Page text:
The year of ”Hamlet”, 1601, was a bad year because it saw the Essex rebellion and the execution of Essex, once England’s chivalric flower. The queen was old; there was worr
er the succession. When James I came to the throne, and the worry was ended, there was still a general sense that things were not as good as they used to be. Gloucester in ”King Lear” sums it all up: ” We have seen the best of our time: machinations, hollowness, treachery, and all ruinous disorders, follow us disquietly to our graves.”
Well, the machinations and treachery were certainly there at court, and high office was rarely attained through merit. And all the time prices were rising. The settled economy of the Middle Ages had given way to a transitional system that was not clearly understood. As well as a shortage of money, there was strong sense of the omnipresence of the Grim Reaper. Infant mortality was high, the plague struck and struck again, and there was none of the medieval acceptance of death as the gateway to a greater life. There was, then, plenty to be melancholy about.
Of course, there has always been plenty to be melancholy about, and there always will be. But the fact of melancholy, the very name was so rubbed into the intellectuals of the agethat it seemed to be a ”fin-de-siecle” monopoly. Even Sir John Harrington’s cleanly invention of the water closet was dragged into the house of intellectual doom. A water closet was a good thing to sit upon and costively brood. Why the melancholy Jaques in ”As You Like It?” Because a jakes was a john, and John-Jaques sardonic disquisitions suited best a prolonged session, preferably solitary, on the stool. Shakespeare saw that melancholy could be laughed at, not cruelly but with the salutary derision proper for self-indulgence . For melancholy could be enjoyed , and still can be.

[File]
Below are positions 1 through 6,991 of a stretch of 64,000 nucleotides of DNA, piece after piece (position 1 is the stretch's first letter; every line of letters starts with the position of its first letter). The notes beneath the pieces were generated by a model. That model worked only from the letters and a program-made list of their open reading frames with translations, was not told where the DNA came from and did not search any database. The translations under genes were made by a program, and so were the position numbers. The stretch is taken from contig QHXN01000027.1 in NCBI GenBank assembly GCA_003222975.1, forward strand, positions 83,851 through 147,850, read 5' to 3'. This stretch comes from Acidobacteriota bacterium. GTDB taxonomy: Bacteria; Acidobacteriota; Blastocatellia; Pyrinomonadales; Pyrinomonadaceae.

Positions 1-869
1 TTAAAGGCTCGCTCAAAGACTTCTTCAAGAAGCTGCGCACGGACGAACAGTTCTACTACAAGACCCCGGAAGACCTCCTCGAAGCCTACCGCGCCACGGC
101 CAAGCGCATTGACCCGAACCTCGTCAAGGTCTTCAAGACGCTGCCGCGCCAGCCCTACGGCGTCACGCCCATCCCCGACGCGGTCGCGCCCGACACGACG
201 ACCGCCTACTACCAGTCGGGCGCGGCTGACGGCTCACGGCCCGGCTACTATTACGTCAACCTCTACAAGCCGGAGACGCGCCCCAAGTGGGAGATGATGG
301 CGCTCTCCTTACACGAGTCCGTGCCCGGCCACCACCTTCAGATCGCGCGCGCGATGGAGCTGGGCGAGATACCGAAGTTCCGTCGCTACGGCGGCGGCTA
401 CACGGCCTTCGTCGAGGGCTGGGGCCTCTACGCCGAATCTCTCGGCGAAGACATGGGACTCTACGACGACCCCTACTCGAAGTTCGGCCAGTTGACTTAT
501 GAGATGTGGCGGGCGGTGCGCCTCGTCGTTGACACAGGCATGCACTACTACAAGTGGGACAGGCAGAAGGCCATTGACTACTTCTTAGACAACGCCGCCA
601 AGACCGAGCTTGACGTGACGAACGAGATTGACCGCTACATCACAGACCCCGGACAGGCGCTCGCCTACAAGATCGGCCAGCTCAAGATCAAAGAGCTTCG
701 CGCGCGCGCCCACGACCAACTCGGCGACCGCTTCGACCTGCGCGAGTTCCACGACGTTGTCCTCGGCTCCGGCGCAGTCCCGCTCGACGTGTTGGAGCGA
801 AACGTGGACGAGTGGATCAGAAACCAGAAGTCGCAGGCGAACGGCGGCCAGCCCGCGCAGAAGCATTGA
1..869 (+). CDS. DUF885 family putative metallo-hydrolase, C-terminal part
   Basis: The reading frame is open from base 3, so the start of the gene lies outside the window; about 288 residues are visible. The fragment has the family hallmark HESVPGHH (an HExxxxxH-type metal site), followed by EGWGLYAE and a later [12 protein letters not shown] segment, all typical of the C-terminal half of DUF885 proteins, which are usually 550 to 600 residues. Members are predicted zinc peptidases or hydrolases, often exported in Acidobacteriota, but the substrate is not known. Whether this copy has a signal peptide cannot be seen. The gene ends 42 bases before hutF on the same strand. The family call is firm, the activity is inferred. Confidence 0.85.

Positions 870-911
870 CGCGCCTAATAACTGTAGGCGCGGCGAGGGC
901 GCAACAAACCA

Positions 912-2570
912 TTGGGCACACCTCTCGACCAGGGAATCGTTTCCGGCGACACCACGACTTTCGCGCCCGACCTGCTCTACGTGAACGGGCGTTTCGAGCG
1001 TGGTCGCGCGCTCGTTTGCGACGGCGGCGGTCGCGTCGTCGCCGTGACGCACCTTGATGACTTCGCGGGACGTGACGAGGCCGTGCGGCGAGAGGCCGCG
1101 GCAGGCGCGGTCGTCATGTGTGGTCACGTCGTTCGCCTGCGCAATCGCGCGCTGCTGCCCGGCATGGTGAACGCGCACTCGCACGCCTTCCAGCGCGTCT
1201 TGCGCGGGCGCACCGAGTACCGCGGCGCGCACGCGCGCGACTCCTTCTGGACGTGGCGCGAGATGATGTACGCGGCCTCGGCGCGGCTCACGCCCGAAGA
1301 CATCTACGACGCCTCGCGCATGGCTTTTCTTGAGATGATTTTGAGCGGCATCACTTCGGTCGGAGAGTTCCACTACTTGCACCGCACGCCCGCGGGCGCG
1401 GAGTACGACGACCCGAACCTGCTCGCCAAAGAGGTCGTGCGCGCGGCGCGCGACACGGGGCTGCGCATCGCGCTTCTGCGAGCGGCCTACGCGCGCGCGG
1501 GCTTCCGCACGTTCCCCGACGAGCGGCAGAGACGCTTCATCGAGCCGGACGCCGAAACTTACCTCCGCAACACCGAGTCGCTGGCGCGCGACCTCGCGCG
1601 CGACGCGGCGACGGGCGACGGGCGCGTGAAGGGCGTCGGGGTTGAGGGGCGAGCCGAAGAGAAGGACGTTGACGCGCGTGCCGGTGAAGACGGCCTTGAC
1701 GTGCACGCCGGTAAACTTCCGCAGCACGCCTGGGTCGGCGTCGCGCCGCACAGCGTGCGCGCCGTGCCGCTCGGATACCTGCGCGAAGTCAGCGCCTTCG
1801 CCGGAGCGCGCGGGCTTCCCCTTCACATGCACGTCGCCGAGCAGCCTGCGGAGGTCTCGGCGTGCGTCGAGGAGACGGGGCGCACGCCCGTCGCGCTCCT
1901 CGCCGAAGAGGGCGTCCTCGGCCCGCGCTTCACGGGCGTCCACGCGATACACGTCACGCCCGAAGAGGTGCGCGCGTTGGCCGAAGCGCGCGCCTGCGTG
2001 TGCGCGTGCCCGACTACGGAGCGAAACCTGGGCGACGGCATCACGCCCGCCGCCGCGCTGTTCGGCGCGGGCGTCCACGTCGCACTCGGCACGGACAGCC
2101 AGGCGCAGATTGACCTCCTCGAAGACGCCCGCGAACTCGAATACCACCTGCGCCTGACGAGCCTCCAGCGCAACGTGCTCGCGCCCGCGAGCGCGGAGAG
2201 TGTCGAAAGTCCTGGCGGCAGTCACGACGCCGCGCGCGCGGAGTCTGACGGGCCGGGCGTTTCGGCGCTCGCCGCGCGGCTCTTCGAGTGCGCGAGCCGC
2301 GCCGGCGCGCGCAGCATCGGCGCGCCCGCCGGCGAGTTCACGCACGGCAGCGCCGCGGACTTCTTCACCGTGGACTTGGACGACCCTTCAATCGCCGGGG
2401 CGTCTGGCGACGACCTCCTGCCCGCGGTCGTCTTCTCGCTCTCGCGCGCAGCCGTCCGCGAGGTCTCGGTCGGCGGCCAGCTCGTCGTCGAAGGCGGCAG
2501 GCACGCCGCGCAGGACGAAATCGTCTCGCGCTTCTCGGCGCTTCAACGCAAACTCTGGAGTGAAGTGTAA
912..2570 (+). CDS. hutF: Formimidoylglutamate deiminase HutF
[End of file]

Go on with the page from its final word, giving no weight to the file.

When I go musing all alone,
Thinking of diverse things fore-known
When I build castles in the air,
Void of sorrow and void of fear,
Pleasing myself with phantasms sweet,
Methinks the time runs very fleet.
All my joys to this are folly,
Naught so sweet as melancholy.
Here, melancholy is the term for the ambiguous mood in which we hold the lessons of sweet silent thought. But again, we drop to the most physiological, and, as we could name it, the materialistic view; that is, a phenomenon that is difficult to reduce to its essential elements. There opens up a want of agreement, multiple and sometimes conflicting diagnostics, and boundless fields of conjecture. The causes of melancholy were thought to have ranged from the highest of all causes, down through magicians, witches, the stars, old age, sickness, poverty, sorrow and affright, to special peculiarities of diet that in sum, reflected the chaotic state of medical theory that opened itself up to much satire. There was a painful attitude of doubt.
Burton’s collection of the prescriptions of the day was a curious illustration of the time in which the most virtuous and benevolent men went about bledding fever-struck patients to death, flogging others out of madness, and with equal confidence administering spiders in nutshells; all carried out from the best possible motives.